A subtle shift in thinking
The aim of any betting ratings' system is not to predict the future, but to predict the likelihood of a range of possible outcomes based on available information.
This subtle distinction usually marks the difference in the way that losing and winning punters think: the former assumes that the future is already written, and that it is their job to divine it; the latter recognises that divination is impossible, but that they can assign probabilities to a range of possible futures, and place bets accordingly.
With this subtle shift in thinking comes a shift in language. "France," no longer, "are going to win the Six Nations". Instead, "France have a 29% chance of winning the Six Nations, so should be around 3.505/2".
These shifts in thinking and language lead to a shift in behaviour: betting becomes the act of only backing those outcomes whose chance of happening is greater than their odds imply.
But how to make the shift?
Fine, but assessing the percentage chance of possible outcomes is not easy.
To help in this, most profitable punters use a ratings' system, a statistical method that assigns values to previous matches and uses those values to compare the chances of teams in future.
Doing this in international rugby is difficult, though.
Most of my betting these days is on men's tennis, a sport with thousands of matches played by the same competitors season-after-season. International rugby, by comparison, has few matches, and teams and their set-ups can often change significantly from match-to-match and year-to-year. The dataset is less rich, more variable, and therefore less-reliable.
However, this does bring some advantages. Whereas the betting markets in tennis are highly competitive, with thousands of data-savvy punters vying over increasingly smaller margins, the same is not true in international rugby, where markets still seem dominated by media bias and tribal thinking.
As a would-be profitable rugby punter, then, it might be harder to arrive at a perfect ratings' system, but getting anywhere close will still give you a huge advantage over the market.
Picking the right ratings
Just make sure you pick the right ratings.
Rugby fans will be familiar with World Rugby's rankings and might assume that they offer a useful statistical insight into the chances of the nations who will contest the Six Nations that begin on Saturday 5th February.
If they did, they would see England as the likely winners, ahead of Ireland and France, with the other teams languishing below that.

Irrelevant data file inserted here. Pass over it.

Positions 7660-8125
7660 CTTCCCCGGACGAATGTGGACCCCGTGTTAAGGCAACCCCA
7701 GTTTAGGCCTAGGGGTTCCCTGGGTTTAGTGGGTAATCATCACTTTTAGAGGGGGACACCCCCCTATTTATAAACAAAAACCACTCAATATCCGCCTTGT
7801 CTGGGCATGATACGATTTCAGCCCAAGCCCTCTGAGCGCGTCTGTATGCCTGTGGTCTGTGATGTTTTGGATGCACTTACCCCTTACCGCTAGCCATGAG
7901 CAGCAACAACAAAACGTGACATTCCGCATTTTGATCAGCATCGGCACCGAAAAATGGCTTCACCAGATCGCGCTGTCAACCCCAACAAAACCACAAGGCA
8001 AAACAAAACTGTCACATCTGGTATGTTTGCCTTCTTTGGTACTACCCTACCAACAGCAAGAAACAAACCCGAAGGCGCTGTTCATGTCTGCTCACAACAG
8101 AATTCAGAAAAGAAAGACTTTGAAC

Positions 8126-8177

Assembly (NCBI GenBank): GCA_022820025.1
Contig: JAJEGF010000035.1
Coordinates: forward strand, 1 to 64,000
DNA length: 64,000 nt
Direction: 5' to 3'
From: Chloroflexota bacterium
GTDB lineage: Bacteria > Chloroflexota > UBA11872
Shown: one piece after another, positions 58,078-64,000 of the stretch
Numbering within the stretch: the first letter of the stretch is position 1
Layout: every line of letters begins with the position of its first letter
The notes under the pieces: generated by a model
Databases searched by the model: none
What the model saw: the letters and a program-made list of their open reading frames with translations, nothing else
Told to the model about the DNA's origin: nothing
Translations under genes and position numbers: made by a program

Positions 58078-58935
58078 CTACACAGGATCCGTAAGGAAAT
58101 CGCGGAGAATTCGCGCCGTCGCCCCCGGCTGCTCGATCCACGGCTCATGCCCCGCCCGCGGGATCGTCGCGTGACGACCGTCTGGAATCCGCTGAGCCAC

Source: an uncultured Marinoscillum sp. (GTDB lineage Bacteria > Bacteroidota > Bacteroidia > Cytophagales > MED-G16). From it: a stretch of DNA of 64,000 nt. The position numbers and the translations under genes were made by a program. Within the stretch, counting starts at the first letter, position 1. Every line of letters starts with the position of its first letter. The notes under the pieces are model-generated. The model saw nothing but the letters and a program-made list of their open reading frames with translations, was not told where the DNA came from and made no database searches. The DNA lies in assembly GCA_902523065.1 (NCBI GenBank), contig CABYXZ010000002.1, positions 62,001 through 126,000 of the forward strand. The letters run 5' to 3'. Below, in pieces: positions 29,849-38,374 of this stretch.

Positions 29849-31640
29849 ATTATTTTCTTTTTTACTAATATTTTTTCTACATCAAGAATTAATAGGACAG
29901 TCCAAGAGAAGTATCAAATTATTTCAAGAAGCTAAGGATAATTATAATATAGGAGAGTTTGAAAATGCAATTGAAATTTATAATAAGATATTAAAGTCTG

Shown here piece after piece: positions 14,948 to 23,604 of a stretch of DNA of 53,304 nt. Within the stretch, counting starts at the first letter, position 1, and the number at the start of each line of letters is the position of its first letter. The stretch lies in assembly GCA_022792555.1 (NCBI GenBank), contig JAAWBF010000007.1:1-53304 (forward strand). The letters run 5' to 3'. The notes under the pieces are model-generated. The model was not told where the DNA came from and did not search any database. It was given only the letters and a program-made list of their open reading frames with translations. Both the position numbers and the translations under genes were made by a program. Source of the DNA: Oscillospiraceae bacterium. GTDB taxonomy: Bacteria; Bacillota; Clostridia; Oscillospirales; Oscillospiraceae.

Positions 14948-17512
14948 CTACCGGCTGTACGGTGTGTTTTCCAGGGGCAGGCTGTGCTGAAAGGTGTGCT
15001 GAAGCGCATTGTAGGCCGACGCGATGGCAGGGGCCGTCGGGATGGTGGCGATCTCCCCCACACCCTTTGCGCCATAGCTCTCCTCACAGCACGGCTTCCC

Thinking like this would be a mistake.
World Rugby's rankings serve a purpose in helping promote the game. They offer a marketable who's-up-and-who's-down that can be pushed to media outlets, and latched onto by fans as a snapshot of what's what. In this way they are no-doubt successful.
They are unlikely, though, to help punters who want an insight into the chances of those teams contesting the Six Nations. World Rugby's rankings consider a range of factors - winning margin, relative opponent strength, home advantage, importance of match, and the list goes on - that are either irrelevant, statistically misunderstood, arbitrarily employed, or mis-applied for that purpose.
This isn't me beating-up on World Rugby. They don't advertise their ratings as a tool to inform betting. It is, though, a warning to punters not to assume that those rankings will help to make more profitable betting decisions.
Bring on the Elo ratings
Several years ago - when writing some pieces about the approaches used by varying sporting bodies to rank their competitors - I used a tried-and-tested predictive tool - Elo ratings - to compare the value of other approaches. Although not a regular rugby punter, I still update them before major tournaments, and despite the statistical drawbacks of the game as mentioned above, they remain surprisingly profitable.
And this year's Six Nations?
Those ratings rank the teams as follows:
2346 - Ireland
2301 - England
2240 - France
2182 - Scotland
2178 - Wales
1615 - Italy
To set these ratings in context, the approximate 100-point lead Ireland have over France would suggest that - at a neutral ground - they would have around a 65% chance of winning, or be 1.538/15 to France's 2.8615/8.
If wanting a belt-and-braces approach to the tournament, I would usually create a Monte Carlo analysis - a statistical tool that plugs these ratings into a programme that churns out thousands of simulated Six Nations - allowing me to arrive at a more accurate tissue price for the tournament.
Sometimes, though, such work is unnecessary.
The briefest of looks at the market show that Ireland, third-favourites at (4.2016/5), are the obvious value bet. They may well face France (2.6413/8) and England (3.953/1) away, but even adjusting for that disadvantage, Ireland are the team to beat.